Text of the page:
Ingredients that are toxic to pets include ammonia, bleach, chlorine, formaldehyde, and isopropyl alcohol. However, the level of toxicity and degree of illness can vary significantly based on the concentration, how much the pet is exposed to, and the route of exposure (ingested, inhaled, contact).
Common clinical signs of cleaning product toxicity in pets when inhaled include:
Sneezing, Coughing, Watery eyes, Trouble breathing, Increased rate of breathing, Open-mouth breathing (in cats), and Bluish-colored gums.
Common clinical signs of cleaning product toxicity in pets when contact with the skin occurs are redness and irritation, Sores or blisters, Rash, and Chemical burns.
Common clinical signs of cleaning product toxicity in pets when contact with the skin occurs are redness and irritation, Sores or blisters, Rash, and Chemical burns. Other products that may contain ammonia: are furniture polish, toilet bowl cleaner, oven cleaner, and stainless-steel cleaner.
Bleach and chlorine are chemically identical. The difference is their concentration: Bleach is more likely to have a 3%–6% concentration, whereas pool chlorine can be a 10%–12% concentration. The toxic ingredient most commonly appears on product labels as sodium hypochlorite.
Phenol may appear on a product label under many names, including butylated hydroxytoluene, benzenol, carbolic acid, phenolic acid, Bakelite, and alkylphenols.
If your pet was exposed to a cleaning product, this may be a medical emergency. Act quickly to determine if they need to be seen at the emergency room.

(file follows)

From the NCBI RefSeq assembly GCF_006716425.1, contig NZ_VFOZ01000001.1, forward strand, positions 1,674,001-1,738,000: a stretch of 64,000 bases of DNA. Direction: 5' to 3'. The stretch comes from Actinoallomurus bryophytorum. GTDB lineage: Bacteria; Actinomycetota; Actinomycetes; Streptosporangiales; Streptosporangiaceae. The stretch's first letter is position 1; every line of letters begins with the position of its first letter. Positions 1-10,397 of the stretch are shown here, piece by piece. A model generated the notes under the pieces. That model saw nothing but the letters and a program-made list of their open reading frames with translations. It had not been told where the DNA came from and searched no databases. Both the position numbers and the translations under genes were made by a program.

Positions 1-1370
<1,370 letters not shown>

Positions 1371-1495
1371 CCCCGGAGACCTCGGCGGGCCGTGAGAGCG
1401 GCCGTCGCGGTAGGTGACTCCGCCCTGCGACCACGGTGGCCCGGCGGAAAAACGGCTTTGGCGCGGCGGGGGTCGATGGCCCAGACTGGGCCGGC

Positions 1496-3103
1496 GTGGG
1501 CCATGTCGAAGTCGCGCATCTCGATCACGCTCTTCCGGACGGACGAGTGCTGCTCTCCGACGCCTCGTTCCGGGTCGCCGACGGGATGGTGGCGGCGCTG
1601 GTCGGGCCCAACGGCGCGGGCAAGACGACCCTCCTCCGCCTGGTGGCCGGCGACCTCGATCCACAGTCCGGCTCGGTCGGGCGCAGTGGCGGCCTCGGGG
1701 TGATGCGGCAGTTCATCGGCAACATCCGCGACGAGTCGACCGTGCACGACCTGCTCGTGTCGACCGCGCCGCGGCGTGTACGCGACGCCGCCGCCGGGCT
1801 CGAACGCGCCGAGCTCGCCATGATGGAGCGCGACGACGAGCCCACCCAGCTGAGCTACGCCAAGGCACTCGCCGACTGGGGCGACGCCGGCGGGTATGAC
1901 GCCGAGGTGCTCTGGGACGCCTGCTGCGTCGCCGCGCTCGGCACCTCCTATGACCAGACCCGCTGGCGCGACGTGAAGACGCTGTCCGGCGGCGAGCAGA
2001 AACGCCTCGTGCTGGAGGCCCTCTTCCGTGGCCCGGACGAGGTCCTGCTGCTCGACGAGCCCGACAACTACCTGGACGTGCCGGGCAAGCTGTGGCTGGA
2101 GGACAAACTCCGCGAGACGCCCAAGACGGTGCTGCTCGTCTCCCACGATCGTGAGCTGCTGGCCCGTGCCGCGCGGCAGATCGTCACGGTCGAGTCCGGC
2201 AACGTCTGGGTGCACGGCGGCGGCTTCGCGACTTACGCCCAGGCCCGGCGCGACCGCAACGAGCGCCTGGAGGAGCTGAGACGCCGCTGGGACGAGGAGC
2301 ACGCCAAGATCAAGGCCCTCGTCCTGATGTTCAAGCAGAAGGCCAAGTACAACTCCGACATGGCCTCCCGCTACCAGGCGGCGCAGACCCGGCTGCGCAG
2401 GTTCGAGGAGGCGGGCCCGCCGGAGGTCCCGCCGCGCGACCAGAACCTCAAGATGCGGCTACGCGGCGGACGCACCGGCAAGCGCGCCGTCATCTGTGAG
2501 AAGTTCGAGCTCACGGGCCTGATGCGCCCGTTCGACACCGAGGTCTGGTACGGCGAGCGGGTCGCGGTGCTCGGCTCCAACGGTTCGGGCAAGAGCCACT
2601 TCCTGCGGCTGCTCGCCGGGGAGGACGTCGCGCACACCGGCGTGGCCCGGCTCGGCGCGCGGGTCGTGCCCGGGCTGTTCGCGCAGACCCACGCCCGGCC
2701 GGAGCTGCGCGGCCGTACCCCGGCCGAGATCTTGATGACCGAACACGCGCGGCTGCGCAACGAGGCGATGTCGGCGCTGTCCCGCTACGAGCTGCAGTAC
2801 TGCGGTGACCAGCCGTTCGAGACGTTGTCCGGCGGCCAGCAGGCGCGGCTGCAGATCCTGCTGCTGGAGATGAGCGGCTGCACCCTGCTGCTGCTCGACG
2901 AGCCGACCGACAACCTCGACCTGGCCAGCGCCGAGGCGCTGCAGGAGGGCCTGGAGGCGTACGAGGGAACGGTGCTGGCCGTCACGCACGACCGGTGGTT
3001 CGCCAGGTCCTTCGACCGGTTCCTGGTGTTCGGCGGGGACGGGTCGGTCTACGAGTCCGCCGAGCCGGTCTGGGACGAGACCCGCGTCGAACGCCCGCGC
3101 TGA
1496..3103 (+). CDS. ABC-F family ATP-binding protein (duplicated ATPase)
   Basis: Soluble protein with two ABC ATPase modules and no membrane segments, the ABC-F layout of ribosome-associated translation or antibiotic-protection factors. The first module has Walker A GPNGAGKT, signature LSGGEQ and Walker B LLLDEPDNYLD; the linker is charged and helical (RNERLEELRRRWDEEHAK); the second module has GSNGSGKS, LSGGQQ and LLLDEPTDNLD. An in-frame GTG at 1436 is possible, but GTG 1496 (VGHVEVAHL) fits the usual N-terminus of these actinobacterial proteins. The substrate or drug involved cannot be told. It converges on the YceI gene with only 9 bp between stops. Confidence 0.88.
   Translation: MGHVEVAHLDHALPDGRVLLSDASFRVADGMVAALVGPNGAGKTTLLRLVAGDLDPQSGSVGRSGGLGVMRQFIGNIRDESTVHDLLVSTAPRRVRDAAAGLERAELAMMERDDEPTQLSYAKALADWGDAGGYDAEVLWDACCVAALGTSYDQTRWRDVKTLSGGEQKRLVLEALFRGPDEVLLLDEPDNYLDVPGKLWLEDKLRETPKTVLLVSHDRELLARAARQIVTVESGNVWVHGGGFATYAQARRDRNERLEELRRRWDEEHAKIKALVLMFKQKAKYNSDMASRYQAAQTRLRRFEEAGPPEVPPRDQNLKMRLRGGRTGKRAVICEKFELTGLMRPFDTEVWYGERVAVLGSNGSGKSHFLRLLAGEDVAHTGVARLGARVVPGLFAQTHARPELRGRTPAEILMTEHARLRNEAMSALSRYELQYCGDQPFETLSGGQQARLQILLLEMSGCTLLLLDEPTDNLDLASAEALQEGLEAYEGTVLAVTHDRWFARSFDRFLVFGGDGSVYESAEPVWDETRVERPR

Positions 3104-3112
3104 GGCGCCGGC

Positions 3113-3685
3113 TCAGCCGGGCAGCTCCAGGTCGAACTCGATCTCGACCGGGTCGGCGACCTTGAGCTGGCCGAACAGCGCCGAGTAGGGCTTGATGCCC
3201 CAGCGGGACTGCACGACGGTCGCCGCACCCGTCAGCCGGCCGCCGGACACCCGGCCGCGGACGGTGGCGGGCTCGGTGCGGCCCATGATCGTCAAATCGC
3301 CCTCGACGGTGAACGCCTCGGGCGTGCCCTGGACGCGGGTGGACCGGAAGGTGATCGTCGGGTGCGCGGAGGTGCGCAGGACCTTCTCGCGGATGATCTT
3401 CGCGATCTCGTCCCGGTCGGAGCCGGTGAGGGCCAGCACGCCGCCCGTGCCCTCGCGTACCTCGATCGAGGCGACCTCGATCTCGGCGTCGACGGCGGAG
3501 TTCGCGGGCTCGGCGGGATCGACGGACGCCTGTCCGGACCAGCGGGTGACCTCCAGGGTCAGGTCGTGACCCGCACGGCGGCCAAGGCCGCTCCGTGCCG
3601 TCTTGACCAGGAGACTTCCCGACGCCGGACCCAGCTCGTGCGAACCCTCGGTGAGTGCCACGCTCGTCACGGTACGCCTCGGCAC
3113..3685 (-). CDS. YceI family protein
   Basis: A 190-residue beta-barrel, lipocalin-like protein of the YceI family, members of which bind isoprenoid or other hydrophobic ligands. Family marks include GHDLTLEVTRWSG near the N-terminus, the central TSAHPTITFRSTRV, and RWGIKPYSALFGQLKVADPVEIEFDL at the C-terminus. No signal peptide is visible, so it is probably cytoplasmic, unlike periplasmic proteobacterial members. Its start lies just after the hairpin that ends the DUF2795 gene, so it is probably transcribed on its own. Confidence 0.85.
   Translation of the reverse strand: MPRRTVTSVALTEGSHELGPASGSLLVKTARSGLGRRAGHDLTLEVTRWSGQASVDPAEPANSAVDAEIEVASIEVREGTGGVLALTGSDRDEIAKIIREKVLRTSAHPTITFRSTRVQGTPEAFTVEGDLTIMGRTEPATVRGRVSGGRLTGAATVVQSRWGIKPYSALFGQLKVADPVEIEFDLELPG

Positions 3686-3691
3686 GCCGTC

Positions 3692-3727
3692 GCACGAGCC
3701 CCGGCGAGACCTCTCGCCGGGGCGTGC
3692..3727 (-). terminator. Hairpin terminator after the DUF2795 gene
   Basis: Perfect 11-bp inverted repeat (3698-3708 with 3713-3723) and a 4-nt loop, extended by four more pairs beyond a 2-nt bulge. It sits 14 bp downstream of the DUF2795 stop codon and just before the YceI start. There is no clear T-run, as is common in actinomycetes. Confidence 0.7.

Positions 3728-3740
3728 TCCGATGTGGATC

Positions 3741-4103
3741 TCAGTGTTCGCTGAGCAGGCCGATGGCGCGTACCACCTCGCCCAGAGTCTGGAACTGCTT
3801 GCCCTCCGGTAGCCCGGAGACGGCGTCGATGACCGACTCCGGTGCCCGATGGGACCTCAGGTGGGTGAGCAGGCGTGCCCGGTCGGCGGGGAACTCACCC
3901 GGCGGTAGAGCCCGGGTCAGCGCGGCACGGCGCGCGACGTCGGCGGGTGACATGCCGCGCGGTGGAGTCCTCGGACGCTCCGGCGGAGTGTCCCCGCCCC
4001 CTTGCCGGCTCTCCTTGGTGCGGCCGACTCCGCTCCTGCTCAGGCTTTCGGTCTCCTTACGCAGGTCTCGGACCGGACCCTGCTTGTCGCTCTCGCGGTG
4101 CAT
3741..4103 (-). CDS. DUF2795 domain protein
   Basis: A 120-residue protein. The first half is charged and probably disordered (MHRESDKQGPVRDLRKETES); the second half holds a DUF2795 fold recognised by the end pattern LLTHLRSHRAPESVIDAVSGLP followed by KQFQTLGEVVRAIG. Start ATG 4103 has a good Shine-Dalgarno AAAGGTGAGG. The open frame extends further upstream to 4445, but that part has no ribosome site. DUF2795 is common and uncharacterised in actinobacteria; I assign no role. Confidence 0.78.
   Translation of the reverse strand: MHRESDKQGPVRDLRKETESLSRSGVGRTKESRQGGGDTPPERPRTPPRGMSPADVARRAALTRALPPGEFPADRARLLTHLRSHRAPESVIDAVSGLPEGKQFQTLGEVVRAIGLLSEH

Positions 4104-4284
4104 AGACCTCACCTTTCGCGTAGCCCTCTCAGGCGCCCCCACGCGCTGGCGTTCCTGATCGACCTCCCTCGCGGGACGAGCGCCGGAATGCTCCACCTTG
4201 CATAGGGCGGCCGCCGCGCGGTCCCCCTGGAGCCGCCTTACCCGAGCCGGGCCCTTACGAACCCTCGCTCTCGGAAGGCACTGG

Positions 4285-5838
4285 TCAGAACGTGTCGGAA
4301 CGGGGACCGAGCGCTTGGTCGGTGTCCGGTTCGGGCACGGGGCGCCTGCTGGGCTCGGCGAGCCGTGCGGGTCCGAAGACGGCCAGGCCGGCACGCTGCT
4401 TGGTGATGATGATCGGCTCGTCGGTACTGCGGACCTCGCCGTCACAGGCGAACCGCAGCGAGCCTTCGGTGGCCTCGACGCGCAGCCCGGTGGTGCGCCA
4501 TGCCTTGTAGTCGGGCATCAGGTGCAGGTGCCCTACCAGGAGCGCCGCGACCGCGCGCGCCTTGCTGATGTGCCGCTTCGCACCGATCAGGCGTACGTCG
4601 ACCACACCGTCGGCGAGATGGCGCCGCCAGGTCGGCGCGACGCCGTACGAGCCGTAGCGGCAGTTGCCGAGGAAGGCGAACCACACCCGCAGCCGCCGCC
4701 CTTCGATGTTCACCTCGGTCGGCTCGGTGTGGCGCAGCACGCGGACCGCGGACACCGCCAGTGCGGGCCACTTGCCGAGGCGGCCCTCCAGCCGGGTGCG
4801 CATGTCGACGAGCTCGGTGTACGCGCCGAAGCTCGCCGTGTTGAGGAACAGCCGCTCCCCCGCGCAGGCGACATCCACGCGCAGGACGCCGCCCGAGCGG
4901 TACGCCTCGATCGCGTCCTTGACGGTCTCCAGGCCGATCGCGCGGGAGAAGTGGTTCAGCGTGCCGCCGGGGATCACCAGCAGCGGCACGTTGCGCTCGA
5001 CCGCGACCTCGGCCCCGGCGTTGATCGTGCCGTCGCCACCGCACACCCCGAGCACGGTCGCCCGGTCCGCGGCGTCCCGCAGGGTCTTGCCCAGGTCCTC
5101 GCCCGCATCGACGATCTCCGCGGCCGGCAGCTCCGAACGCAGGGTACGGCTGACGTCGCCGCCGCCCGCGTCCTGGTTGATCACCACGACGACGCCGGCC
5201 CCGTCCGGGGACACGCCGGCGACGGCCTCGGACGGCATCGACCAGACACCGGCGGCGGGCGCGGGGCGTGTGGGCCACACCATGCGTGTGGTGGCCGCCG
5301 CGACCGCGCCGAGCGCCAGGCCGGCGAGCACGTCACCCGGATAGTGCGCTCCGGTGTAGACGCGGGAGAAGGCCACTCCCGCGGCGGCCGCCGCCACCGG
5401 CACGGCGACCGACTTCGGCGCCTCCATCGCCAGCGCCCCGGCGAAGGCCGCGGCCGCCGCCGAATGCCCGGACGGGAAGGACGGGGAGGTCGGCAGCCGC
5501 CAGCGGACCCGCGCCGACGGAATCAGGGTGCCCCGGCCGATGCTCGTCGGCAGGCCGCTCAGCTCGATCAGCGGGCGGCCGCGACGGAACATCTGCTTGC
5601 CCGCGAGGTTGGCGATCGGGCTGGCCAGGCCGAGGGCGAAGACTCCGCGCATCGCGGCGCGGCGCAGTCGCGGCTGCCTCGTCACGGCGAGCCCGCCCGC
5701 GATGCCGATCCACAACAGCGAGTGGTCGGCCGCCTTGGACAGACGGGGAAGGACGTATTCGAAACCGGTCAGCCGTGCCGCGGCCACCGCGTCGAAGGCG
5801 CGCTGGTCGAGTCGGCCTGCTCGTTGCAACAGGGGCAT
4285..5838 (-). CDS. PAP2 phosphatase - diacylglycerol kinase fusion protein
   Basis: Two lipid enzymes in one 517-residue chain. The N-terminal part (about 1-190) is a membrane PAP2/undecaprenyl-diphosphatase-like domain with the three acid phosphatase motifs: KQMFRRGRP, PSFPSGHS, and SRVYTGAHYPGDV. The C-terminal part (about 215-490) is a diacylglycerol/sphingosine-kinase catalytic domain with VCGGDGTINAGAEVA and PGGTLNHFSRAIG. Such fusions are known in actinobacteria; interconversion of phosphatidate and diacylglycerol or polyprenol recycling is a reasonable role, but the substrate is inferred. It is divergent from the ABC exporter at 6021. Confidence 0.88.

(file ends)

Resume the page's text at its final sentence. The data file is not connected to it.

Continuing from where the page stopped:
When possible, switching to pet-safe cleaning products reduces the risk of exposure to toxic chemicals.
Locate the product label and contact your veterinarian or one of the animal poison control centers (Pet Poison Helpline at 855-764-7661 or the ASPCA Animal Poison Control Center at 888-426-4435).
Dogs are more likely to bite if they are sick or in pain. Try to expose dogs to new situations slowly and for short periods of time, arrange for low-stress interactions, and give plenty of praise and rewards for good behavior. Devote your time to interact with your dog through positive training techniques. Go outside with your dog on a leash training and allow your dog to socialize. Slowly arrange play dates with other dogs and people. Slowly increase the amount of time. This will help them get used to being with other dogs. Be very careful about approaching other people's pets.
Always ask permission from the owner before approaching a dog, and look for signs that the dog wants to interact with your dog. Respect the dog that wants to be left alone.
There are many other underlying reasons that cats may ingest cat litter. With pica, it is important to investigate whether there is an underlying medical issue causing the behavior. Some cats ingest the litter when playing, That can become a problem if it is impacted in their gastrointestinal tract. Food-based products such as corn cobs, husks, walnut shells, wheat, or grass can be enticing to cats of their scent. Some cat litter is toxic, especially if ingested in large amounts or ingested chronically over long periods of time.
The best way to identify an individual cat's set of toileting preferences is to offer a variety of litter choices and large box styles.
Most cats like using the large litter box. It is best to purchase large plastic storage boxes to use as a litter box.
Feeding dog or human food to cats and kittens can lead the cats to search out other things to fill their stomach including cat litter. It is very important to have your cat or kittens eat appropriate well-balanced cat food.
Professional Pet Sitting Services offered in the Upper to Mid-Pinellas County Area